I'm teaching a research/documentary class this summer, so I'll definitely have the students do this as their final project. Very motivating, I would think!
If you're interested, and wonder where to get started, I blogged about creating student documentaries here, and you can find great video resources and all my handouts here. BTW, the link to my documentary handouts doesn't work as the hosting site is down for a while, apparently.
Anyway, while you're on the C-Span site, check out C-Span Classroom, a wonderful collection of primary source videos, resourcesn and lesson ideas relating for teaching Civics and U.S. Government.
Thursday, July 10, 2008
I compared both Adobe's Captivate and TechSmith's Camtasia Studio, finally deciding on the latter as it allows me to save the file in multiple formats (AVI, MP4, etc.) while Captivate only saves as a Flash file.
ANYWAY, I just finished playing with my first movie on Camtasia. It's rough--the audio needs work, among other things (it didn't render very well, as you'll hear!), but I like the different tools--the ability to use call-outs (arrows, etc. to highlight key points), add text, titles, zooms--even quizzes. I think this will be a great too for creating all the video tutorials I want to add to the library website.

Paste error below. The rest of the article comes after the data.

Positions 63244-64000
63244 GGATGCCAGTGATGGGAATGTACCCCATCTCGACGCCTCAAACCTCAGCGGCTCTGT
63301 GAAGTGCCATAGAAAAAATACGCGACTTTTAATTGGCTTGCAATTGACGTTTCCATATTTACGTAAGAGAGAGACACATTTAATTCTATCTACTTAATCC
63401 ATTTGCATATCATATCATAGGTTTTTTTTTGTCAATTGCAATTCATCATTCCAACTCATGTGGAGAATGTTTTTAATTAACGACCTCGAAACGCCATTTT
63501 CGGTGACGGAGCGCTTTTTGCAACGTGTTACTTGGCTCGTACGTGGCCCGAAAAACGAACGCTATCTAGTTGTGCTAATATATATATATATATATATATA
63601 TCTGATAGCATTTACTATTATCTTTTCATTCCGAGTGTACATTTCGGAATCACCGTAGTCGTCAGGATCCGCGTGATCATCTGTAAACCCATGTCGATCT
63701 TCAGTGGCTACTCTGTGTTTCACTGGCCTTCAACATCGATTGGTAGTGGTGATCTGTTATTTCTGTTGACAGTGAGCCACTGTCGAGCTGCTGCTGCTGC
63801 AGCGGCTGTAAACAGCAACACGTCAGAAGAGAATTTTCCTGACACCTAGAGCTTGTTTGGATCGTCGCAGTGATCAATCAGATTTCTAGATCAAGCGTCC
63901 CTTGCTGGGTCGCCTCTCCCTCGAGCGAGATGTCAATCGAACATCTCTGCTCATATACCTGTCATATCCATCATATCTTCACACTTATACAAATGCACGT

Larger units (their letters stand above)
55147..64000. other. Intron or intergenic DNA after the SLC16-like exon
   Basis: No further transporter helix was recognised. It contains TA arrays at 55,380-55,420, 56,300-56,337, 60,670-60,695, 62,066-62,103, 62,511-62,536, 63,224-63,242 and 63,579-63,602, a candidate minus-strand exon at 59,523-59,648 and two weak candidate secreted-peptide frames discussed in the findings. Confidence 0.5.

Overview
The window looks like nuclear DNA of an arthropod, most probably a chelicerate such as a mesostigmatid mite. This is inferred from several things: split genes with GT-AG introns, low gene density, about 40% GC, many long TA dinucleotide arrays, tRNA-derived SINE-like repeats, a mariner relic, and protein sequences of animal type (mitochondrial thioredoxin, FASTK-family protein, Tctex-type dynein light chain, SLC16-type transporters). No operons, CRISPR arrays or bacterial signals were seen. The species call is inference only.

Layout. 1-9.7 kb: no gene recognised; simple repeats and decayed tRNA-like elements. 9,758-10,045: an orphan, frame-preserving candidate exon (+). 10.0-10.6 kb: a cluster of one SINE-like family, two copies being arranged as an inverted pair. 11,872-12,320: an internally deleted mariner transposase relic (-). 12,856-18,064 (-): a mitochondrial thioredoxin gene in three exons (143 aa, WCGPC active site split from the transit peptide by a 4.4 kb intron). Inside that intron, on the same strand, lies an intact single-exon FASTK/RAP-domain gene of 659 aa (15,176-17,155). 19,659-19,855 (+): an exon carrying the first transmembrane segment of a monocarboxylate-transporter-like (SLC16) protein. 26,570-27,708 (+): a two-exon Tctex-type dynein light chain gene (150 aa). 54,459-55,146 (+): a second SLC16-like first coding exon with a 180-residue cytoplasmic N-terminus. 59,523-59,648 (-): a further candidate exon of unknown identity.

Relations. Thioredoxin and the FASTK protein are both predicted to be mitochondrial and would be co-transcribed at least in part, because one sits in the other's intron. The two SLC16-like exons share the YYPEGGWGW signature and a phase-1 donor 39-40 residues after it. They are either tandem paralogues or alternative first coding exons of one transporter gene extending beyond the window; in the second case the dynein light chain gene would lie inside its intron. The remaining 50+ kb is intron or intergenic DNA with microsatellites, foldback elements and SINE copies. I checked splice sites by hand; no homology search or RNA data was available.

The big plan is to create a web tutorial for each of the major lessons I do during research projects. That way, if students miss a day (or forget part of the lesson!), I don't have to repeat myself 10 times; I can just point them to the tutorials.
While both Captivate and Camtasia are currently Windows only, I have it on hush-hush authority that both companies have a Mac version in the works for release either later this year or early next year. They also have educator discounts, and Camtasia is offering a deal now where you can purchase both Camtasia Studio AND SnagIt (their excellent screen-capture software) for only $169!
Anyway, here's my final result. See what you think. (BTW--the second "toy" is learning how to use the map viewing tool on the Library of Congress site!)